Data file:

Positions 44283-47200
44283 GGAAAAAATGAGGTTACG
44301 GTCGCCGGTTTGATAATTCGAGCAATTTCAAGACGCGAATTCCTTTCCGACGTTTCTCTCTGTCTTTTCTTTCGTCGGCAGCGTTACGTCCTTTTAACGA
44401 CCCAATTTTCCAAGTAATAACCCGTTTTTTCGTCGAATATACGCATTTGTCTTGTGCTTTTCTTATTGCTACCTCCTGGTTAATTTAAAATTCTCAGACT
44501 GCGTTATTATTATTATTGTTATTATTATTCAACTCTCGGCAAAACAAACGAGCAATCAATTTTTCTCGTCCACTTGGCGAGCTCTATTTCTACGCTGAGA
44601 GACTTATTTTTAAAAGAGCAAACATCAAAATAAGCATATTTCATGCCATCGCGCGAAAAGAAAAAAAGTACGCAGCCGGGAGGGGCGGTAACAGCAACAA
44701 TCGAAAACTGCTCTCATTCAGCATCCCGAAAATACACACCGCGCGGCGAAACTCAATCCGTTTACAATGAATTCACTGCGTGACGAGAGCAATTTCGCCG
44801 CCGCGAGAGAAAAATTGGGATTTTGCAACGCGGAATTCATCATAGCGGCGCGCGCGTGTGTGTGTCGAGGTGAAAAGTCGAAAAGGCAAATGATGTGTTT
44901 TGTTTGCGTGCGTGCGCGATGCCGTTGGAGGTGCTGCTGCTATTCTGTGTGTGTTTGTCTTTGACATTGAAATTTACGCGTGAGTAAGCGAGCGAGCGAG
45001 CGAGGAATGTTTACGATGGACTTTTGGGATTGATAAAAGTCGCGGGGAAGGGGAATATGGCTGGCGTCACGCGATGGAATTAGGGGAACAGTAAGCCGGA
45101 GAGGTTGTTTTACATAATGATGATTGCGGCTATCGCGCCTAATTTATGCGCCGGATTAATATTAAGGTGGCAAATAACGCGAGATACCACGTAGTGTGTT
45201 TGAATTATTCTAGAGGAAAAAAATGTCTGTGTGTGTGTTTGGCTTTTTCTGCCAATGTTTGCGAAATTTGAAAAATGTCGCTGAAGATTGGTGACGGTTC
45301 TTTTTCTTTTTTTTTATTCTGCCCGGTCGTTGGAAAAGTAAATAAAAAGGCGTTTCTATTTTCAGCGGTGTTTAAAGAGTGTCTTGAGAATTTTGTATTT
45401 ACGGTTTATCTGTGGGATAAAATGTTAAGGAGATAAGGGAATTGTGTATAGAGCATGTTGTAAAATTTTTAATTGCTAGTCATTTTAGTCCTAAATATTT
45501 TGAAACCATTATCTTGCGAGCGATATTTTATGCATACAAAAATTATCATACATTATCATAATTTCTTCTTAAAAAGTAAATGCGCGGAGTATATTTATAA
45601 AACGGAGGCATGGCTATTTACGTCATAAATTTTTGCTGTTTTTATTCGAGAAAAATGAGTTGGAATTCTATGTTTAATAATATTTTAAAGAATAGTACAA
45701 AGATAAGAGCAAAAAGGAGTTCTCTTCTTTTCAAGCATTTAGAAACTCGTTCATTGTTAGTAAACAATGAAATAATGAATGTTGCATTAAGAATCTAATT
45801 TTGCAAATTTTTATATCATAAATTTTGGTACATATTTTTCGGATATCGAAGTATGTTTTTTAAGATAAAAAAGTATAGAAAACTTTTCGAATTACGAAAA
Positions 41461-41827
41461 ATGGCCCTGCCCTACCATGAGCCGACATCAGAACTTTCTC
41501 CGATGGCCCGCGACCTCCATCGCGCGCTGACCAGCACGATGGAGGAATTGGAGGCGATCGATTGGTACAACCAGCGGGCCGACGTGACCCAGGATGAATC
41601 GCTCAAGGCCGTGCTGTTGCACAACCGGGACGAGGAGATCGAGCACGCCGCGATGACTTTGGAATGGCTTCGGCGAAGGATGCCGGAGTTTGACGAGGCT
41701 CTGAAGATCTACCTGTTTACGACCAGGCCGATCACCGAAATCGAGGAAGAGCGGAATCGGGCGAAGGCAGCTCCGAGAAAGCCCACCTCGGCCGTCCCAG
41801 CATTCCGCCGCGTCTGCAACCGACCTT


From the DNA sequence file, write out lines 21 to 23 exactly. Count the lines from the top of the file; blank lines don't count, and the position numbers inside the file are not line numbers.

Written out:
41501 CGATGGCCCGCGACCTCCATCGCGCGCTGACCAGCACGATGGAGGAATTGGAGGCGATCGATTGGTACAACCAGCGGGCCGACGTGACCCAGGATGAATC
41601 GCTCAAGGCCGTGCTGTTGCACAACCGGGACGAGGAGATCGAGCACGCCGCGATGACTTTGGAATGGCTTCGGCGAAGGATGCCGGAGTTTGACGAGGCT
41701 CTGAAGATCTACCTGTTTACGACCAGGCCGATCACCGAAATCGAGGAAGAGCGGAATCGGGCGAAGGCAGCTCCGAGAAAGCCCACCTCGGCCGTCCCAG